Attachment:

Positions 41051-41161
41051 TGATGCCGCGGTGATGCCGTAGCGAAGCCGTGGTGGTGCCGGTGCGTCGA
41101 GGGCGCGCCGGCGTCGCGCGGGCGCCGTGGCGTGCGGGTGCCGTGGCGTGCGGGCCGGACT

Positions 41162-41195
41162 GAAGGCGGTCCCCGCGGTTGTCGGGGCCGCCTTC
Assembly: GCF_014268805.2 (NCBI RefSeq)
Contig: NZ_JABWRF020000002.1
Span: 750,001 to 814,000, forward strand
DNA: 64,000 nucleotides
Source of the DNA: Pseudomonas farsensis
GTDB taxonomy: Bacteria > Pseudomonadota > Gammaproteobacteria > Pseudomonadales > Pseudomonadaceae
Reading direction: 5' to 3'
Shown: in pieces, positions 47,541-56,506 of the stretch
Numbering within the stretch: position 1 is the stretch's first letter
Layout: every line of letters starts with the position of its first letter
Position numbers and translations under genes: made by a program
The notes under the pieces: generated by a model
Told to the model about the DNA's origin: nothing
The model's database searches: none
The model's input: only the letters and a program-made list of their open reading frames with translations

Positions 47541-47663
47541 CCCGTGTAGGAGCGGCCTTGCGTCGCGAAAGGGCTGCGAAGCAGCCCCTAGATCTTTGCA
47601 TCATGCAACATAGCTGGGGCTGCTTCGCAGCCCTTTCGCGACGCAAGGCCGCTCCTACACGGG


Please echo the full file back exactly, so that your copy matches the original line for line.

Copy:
Positions 41051-41161
41051 TGATGCCGCGGTGATGCCGTAGCGAAGCCGTGGTGGTGCCGGTGCGTCGA
41101 GGGCGCGCCGGCGTCGCGCGGGCGCCGTGGCGTGCGGGTGCCGTGGCGTGCGGGCCGGACT

Positions 41162-41195
41162 GAAGGCGGTCCCCGCGGTTGTCGGGGCCGCCTTC
Assembly: GCF_014268805.2 (NCBI RefSeq)
Contig: NZ_JABWRF020000002.1
Span: 750,001 to 814,000, forward strand
DNA: 64,000 nucleotides
Source of the DNA: Pseudomonas farsensis
GTDB taxonomy: Bacteria > Pseudomonadota > Gammaproteobacteria > Pseudomonadales > Pseudomonadaceae
Reading direction: 5' to 3'
Shown: in pieces, positions 47,541-56,506 of the stretch
Numbering within the stretch: position 1 is the stretch's first letter
Layout: every line of letters starts with the position of its first letter
Position numbers and translations under genes: made by a program
The notes under the pieces: generated by a model
Told to the model about the DNA's origin: nothing
The model's database searches: none
The model's input: only the letters and a program-made list of their open reading frames with translations

Positions 47541-47663
47541 CCCGTGTAGGAGCGGCCTTGCGTCGCGAAAGGGCTGCGAAGCAGCCCCTAGATCTTTGCA
47601 TCATGCAACATAGCTGGGGCTGCTTCGCAGCCCTTTCGCGACGCAAGGCCGCTCCTACACGGG